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Bunnings UK losses expected to continue

Rob Scott says the deal is in the best interests of Wesfarmers’ shareholders.
Incoming Wesfarmers MD Rob Scott remains positive in outlook for the conglomerate’s stable of brands

Incoming Wesfarmers managing director Rob Scott says losses for Bunnings UK and Ireland are expected to increase in the 2018 financial year as trading conditions remain challenging in the overseas market.

Speaking at the company’s AGM, where Richard Goyder wrapped up his 12 years as chief executive of Wesfarmers, describing the role as “demanding and relentless”, Scott said the establishment of Bunnings in the UK will take time and Wesfarmers will be “disciplined with how we invest further capital” in the market.

“Our focus is on strengthening the management team to support the transformation and instilling stronger execution across the business,” he said.

Scott said overall, the conglomerate remains positive in its outlook, possessing a mixture of world-class businesses and “businesses that are undergoing turnarounds where returns are not satisfactory.”

“For Bunnings Australia and New Zealand, the outlook is positive given the strength of its customer offer,” he said.

“In a very competitive environment, Coles remains focused on customers and delivering sustainable growth in earnings and returns over time. In the short term, margin pressures are expected to persist as investments in the customer offer are not expected to be fully offset by simplicity benefits.”

Across its department stores, Wesfarmers sees further growth ahead for Kmart while Target now represents “a much smaller part” of the division. “Target continues to implement its transformation plan to improve performance,” affirmed Scott.

“We live in a dynamic and competitive world where technology is changing the way consumers and businesses engage in commerce and consumption,” he said.

“The pace of change and disruption is accelerating, creating both risks and opportunities.

“Three areas that will be increasingly important to Wesfarmers are talent management, accelerating our digital and data capabilities, and being bold and entrepreneurial.”

Goyder told the company’s annual general meeting that joining Wesfarmers in 1993 was a dream come true for him and his wife Janine.

“We had just had our third child in Sydney, and Janine was keen to come back to Perth where there would be some family support,” he said.

“I said that we would only move back if I could find a job at a good company like Wesfarmers.”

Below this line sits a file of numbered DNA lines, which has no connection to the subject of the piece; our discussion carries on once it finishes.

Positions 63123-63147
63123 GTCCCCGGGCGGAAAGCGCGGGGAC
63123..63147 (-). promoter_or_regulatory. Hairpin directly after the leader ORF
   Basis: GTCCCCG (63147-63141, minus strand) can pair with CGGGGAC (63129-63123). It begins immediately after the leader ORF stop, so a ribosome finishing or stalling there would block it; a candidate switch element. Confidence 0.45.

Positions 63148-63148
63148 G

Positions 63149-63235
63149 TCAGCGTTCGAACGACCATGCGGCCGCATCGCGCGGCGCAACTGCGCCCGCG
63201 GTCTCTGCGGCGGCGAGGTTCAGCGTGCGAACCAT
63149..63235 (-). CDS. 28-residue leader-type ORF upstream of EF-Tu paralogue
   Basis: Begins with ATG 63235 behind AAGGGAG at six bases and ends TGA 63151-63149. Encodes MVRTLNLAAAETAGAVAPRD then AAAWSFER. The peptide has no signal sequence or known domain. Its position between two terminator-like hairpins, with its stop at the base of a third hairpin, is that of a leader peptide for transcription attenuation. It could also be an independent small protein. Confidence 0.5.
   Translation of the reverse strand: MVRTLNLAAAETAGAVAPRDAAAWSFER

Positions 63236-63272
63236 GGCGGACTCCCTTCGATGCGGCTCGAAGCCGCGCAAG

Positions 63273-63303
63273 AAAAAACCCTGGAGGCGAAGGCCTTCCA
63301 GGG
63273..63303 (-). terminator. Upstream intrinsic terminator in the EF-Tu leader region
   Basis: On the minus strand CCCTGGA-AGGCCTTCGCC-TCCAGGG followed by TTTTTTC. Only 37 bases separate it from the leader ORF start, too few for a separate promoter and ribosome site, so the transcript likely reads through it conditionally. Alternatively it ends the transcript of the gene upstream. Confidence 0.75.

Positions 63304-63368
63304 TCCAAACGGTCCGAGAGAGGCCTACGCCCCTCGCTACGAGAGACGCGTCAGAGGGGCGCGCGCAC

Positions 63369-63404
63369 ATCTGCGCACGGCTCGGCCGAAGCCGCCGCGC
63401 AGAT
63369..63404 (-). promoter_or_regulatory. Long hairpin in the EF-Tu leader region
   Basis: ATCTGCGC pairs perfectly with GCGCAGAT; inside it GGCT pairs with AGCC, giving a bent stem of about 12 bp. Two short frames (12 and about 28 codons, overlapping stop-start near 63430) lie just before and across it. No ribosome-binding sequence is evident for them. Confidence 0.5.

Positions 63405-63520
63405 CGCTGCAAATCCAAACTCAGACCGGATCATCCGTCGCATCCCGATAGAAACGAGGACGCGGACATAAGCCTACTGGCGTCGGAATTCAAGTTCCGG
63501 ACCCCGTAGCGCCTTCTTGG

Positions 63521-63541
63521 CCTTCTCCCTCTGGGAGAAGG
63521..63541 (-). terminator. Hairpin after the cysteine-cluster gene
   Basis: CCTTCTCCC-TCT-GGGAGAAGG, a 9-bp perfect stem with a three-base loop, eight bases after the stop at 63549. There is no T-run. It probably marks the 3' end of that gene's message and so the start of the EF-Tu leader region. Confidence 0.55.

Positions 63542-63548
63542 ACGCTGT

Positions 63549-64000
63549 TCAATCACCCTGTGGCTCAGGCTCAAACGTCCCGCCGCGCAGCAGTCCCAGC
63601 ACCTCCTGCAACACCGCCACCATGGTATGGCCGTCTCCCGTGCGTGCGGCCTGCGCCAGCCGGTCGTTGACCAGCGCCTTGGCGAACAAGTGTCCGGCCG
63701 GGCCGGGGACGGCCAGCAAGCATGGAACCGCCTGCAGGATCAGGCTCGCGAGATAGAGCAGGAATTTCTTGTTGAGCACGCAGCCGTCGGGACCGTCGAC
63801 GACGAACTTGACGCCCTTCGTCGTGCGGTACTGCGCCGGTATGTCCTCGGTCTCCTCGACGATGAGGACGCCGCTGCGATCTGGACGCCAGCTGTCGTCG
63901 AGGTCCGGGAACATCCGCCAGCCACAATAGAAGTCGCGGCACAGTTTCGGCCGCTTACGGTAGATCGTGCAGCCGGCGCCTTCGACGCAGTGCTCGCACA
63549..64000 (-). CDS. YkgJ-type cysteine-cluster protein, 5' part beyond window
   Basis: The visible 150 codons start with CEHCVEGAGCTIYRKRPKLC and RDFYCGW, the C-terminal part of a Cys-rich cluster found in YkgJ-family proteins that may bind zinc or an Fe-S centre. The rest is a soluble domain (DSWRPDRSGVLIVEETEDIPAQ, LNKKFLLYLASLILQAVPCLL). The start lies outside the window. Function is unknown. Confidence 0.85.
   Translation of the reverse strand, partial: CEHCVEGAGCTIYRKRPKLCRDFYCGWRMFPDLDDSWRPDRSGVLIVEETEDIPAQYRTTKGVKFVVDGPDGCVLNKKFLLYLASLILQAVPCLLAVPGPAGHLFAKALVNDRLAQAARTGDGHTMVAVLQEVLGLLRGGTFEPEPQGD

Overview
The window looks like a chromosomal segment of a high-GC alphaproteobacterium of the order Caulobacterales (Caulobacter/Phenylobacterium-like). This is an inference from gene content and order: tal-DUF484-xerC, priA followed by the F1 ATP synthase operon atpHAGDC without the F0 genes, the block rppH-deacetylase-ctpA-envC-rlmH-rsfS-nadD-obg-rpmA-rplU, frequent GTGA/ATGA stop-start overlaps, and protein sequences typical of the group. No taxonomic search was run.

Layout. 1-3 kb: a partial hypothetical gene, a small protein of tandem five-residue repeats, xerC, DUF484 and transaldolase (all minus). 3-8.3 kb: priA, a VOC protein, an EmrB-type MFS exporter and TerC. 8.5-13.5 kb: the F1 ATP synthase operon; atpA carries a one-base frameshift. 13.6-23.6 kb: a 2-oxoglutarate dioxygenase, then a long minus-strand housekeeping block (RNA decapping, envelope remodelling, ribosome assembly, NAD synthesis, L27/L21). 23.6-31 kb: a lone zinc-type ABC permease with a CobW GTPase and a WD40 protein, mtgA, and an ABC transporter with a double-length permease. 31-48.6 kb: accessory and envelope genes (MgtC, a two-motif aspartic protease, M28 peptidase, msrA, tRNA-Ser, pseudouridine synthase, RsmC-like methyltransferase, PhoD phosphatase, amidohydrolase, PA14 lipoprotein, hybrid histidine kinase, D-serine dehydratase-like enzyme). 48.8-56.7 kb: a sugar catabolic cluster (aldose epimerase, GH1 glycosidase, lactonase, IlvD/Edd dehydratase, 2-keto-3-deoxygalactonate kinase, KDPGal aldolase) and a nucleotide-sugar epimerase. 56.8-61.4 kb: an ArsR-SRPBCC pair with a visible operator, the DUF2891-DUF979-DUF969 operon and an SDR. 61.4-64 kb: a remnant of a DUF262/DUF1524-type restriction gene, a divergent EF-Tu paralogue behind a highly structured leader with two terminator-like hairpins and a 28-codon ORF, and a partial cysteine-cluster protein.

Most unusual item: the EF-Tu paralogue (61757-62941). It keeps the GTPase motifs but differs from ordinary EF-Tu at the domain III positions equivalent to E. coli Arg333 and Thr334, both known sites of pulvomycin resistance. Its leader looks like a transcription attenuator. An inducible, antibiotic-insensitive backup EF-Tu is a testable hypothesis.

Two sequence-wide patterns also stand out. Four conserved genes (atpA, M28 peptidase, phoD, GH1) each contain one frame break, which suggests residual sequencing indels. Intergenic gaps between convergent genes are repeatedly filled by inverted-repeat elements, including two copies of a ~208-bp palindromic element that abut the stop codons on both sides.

Goyder said he has enjoyed all his roles at Wesfarmers, in particular his time running the group’s rural division, known then as Landmark.

He said Wesfarmers has been part of his life since he was a child growing up in Tambellup, in Western Australia’s south, when his parents bought 500 units in the company, then called Westralia Farmers’ Co-Operative.

“When Mum died last year, that initial investment of around $1,000 was worth $300,000,” he said.

Goyder took over as chairman of the AFL Commission in April, is on the board of Woodside Petroleum and joins the Qantas board on Friday.

Wesfarmers chairman Michael Chaney paid tribute to John Bennison who passed away at the age of 92, labelling him “one of the most significant figures in the history of Wesfarmers.”

“JB as his team called him, was a visionary leader who established the commercial foundation for the company which Wesfarmers has become,” he said.

“As our general manager from 1974 to 1984, the decade which led to the company’s public listing, his commercial skills, outstanding leadership and tenacity underpinned the transformation of Wesfarmers from a co-operative to a more broadly-based company with the financial and management capacity to grow.”

“John Bennison was the company’s fourth CEO; today we transition from our seventh to our eighth in 103 years. At the end of today’s meeting, Rob Scott will succeed Richard Goyder as group managing director and chief executive officer… Anthony Gianotti has succeeded Terry Bowen as group chief financial officer. The directors are pleased that, as has been the case historically, these critical appointments have been able to be made internally, with people who understand the company’s values and culture.”

Goyder also paid tribute to Bowen who retired last week and John Gillam for his “significant contribution” as managing director of Bunnings.

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